Different Breeds of Guinea Pigs

There are as many as 16 breeds of Guinea Pigs in the world. Most commonly seen in the Singapore is the American Short Coat/Smooth Coat, Abyssinian, Peruvian, Sheltie, Rex, Coronet, Sheba Mini Yak and the Hairless breed which is also known as Skinny Pigs.

Different Breeds of Guinea Pigs:
American Short Coat/Smooth Coat
Silkie or Sheltie
English Merino
Hairless breeds
The Sheba or Sheba Mini Yak

American Short Coat:

American Short Coat / Smooth Coat guinea pigs furs are the shortest of all breeds except for the Skinny Pig. They won’t grow long and will just remain that length or many just slightly longer. This cavy requires the least grooming as the fur is short therefore, no haircut is needed. However, as a pet, it still needs to be nurtured and cared for like any other breeds.

Abyssinian guinea pigs have deep, tall rosettes all over the body, rosettes are whirls of fur that grow evenly from a certain point on the animals coat, making it look tufted and fluffy. You may think these rosettes are random and each guinea pig is unique, but in reality each Abyssinian has eight to ten rosettes. They come in a wide variety of colors. They may have up to 5 or more types of different color on their fur.


When the Himalayan is first born, it is solid white for the first few weeks after birth. The ears, face, paws, and feet grow darker with age. Himalayans’ coat darkens depending on the temperature. If a Guinea pig lives in a house where the temperature is kept colder it will have darker points. If it is kept in a house where the temperature is warmer the points will be lighter and maybe even a medium brown. The darkest areas should be the face, paws, and the feet. Himalayans should have dark red eyes.


The Peruvian is the progenitor of all modern long haired breeds, being a Guinea pig with hair that grows long continuously all over its body, sometimes to an excess of 20 inches (approx. 50 centimeters). Peruvians of show standard are required to have two rosettes on either side of the rump, which creates the desired height and density. The Peruvian coat is smooth and straight, and grows to several inches in length. The hair naturally parts down the center of the back, and also grows forward over the head.


A Silkie has long hair that flows back over its body and never forward over the face. When viewed from above it forms a teardrop shape and should never have a central part. Sheltie is generally accepted to have a somewhat longer sweep of hair in the rear.


A Rex Guinea pig has short, fuzzy hair that stands on end all over the body. The hair should be uniform all over, without rosettes and no more than 1⁄2 inch (1 1⁄4 cm) in length, preferably shorter.


A Teddy Guinea pig has a very dense and springy coat, with hairs that stand up. Another unique feature of the Teddies in the USA is the relatively long hair coating their bellies. In UK, teddies must have short coats, growing slightly forward to a “cap” on the forehead.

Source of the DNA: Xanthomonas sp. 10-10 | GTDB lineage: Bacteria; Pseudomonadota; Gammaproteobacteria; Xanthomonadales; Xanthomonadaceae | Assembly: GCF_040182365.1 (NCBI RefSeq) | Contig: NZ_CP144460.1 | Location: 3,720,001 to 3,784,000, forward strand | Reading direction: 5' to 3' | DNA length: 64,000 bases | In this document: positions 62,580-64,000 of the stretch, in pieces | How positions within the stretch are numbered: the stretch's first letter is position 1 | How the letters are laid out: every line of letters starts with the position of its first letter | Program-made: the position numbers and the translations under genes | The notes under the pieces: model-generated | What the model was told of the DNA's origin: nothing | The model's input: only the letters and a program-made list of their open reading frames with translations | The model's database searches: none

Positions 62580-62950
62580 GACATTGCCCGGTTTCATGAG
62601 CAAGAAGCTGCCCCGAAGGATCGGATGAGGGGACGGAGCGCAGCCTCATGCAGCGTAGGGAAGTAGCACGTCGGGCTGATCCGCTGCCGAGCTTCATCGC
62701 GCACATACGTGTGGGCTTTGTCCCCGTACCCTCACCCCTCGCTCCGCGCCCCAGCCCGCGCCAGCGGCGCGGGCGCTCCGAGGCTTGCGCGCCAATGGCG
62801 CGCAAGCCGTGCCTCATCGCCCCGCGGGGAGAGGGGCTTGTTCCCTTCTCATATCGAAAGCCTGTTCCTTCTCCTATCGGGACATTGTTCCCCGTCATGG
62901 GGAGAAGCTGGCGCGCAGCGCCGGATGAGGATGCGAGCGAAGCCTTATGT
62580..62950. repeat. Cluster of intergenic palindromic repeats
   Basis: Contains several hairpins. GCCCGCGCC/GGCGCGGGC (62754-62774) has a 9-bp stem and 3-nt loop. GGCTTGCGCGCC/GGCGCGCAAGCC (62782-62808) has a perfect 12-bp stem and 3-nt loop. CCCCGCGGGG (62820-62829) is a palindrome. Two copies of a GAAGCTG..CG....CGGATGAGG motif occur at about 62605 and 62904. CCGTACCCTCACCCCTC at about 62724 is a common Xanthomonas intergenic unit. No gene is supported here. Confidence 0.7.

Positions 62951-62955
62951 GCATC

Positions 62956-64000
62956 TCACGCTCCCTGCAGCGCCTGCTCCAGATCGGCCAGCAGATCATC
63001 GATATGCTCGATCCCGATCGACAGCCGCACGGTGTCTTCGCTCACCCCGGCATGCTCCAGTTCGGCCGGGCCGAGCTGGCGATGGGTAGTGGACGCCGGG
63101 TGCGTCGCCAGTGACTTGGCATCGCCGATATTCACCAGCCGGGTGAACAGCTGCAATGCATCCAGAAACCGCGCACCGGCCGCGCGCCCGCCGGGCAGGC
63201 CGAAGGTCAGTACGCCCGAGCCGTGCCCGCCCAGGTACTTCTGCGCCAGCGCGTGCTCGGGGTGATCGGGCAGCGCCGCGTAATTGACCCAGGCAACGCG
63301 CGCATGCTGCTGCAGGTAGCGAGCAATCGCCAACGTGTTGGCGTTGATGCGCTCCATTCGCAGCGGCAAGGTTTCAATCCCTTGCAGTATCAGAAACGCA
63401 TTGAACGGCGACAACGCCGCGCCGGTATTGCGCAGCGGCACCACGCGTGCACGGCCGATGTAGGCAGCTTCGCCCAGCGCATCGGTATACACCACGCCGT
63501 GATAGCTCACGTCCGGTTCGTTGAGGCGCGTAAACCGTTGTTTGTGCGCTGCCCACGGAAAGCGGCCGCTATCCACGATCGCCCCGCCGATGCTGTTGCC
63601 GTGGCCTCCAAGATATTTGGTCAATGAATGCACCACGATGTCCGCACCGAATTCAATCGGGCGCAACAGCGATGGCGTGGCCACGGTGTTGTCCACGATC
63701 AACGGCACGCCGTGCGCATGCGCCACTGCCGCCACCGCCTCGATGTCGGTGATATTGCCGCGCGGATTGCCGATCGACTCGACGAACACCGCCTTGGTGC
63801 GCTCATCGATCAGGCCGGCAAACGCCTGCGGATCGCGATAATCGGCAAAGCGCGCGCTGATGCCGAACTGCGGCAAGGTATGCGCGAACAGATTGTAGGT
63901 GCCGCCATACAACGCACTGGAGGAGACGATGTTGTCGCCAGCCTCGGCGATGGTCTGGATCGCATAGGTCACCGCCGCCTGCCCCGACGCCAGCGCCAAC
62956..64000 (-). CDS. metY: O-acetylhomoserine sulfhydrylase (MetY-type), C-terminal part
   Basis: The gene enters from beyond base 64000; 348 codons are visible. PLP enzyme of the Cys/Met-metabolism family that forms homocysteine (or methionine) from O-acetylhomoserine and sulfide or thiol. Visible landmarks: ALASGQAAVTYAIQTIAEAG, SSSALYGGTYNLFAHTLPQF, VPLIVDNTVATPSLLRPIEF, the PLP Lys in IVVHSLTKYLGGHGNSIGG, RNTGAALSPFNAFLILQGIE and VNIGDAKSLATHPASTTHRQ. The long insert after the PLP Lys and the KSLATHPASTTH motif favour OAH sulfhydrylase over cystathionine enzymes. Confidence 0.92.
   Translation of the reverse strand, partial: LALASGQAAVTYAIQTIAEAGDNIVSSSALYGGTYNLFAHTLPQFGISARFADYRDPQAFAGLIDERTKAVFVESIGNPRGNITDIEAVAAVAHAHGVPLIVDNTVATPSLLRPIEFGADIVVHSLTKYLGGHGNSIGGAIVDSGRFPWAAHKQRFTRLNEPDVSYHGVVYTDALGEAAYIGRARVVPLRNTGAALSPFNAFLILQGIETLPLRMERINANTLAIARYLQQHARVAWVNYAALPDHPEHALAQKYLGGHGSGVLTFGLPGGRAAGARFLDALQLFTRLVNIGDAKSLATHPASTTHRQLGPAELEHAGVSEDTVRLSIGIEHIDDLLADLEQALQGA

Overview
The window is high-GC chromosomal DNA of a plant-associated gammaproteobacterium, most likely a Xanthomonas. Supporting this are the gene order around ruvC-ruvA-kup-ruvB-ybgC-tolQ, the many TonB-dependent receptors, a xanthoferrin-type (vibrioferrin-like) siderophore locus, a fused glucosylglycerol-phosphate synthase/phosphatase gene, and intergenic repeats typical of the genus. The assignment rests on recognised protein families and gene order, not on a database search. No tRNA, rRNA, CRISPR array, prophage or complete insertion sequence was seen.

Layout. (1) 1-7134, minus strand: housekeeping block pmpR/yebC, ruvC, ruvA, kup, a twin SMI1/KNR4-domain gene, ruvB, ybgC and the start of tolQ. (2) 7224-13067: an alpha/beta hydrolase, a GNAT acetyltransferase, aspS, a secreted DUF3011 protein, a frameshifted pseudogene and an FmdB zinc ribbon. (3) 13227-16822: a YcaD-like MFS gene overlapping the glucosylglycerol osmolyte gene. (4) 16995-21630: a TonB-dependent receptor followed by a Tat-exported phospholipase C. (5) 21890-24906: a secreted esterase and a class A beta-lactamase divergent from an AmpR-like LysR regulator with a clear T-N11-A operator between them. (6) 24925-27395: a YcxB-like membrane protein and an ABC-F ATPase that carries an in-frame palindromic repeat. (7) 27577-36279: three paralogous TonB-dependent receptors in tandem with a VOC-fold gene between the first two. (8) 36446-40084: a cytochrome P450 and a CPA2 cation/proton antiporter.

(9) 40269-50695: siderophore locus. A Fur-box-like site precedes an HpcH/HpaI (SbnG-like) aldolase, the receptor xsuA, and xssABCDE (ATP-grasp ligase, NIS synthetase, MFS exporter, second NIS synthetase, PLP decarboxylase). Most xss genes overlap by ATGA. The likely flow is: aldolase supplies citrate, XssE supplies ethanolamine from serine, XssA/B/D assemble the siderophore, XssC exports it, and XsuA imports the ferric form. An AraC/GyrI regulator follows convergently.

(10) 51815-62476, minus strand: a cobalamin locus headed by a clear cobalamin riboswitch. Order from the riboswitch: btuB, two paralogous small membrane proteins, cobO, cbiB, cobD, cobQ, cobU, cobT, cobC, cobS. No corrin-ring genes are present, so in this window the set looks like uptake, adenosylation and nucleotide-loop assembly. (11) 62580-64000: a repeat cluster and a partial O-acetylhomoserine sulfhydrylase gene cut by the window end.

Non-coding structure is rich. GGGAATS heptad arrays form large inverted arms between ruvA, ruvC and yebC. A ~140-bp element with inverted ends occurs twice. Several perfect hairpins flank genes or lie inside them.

A Texel Guinea pig is like a Silkie. The curls should ideally be tightly wound corkscrew curls and should cover the entire body, including the stomach. Unlike a Sheltie, a central part is allowed.


A curly coated Peruvian. Hair grows over face like a Peruvian. (Don’t have much information about this breed as it is uncommon in Singapore)


Lunkarya is a mix breed of the the Rex and the Peruvian. The whole breed was almost abandoned sometime ago as the interest for this breed were going down. Luckily, there was a sudden interest in this breed that saved it’s kind.


The Crested is similar to the American, but has one rosette on the top of the head. According to ACBA standards, the Crest must be white, with no other white hair present on the animal. There are 3 different type of Crested, the White crested, the American Crested and the English Crested. The American Crested must have a crest colour that is in contrast to the body colour. Usually this is white, but it could be any other colour.


A Coronet cavy has longer hair, like the Silkie, along with a crest like a Crested. Hair on this specific Guinea pig usually grows backwards, towards its rear end. He has a crown like crest which splits the hair on the head to look like a crown.

English Merino:

A curly-coated Coronet with a crest in between the ears on the centre of the head. (Don’t have much information of this breed as it’s uncommon in Singapore)

Hairless/Skinny Pig:  

Skinnies were developed from a hairless lab strain crossed with Teddies and other haired breeds. They have curly Teddy hair on their noses, feet and legs. Hairless breeds require special accommodation, as they need to be kept warm and may require extra food.


The Ridgeback is a recognised breed in the UK and is show under the guidance of the Rare Varieties cavy club and is also recognised as a Rare Variety in Sweden. It is characteristically smooth-coated, other than a ridge of hair growing along its back. ( A very beautiful and special kind of guinea pig but sadly, I’ve yet to know anyone who owns them is living in Singapore.)

Sheba Mini Yak:

The Sheba is a longhaired, rosetted cavy, characterised by mutton chop whiskers, with frontal, presented to one side of the face, and in a naturally tousled appearance.


Most information and pictures were gather from: http://en.wikipedia.org/wiki/List_of_guinea_pig_breeds    &     http://www.google.com
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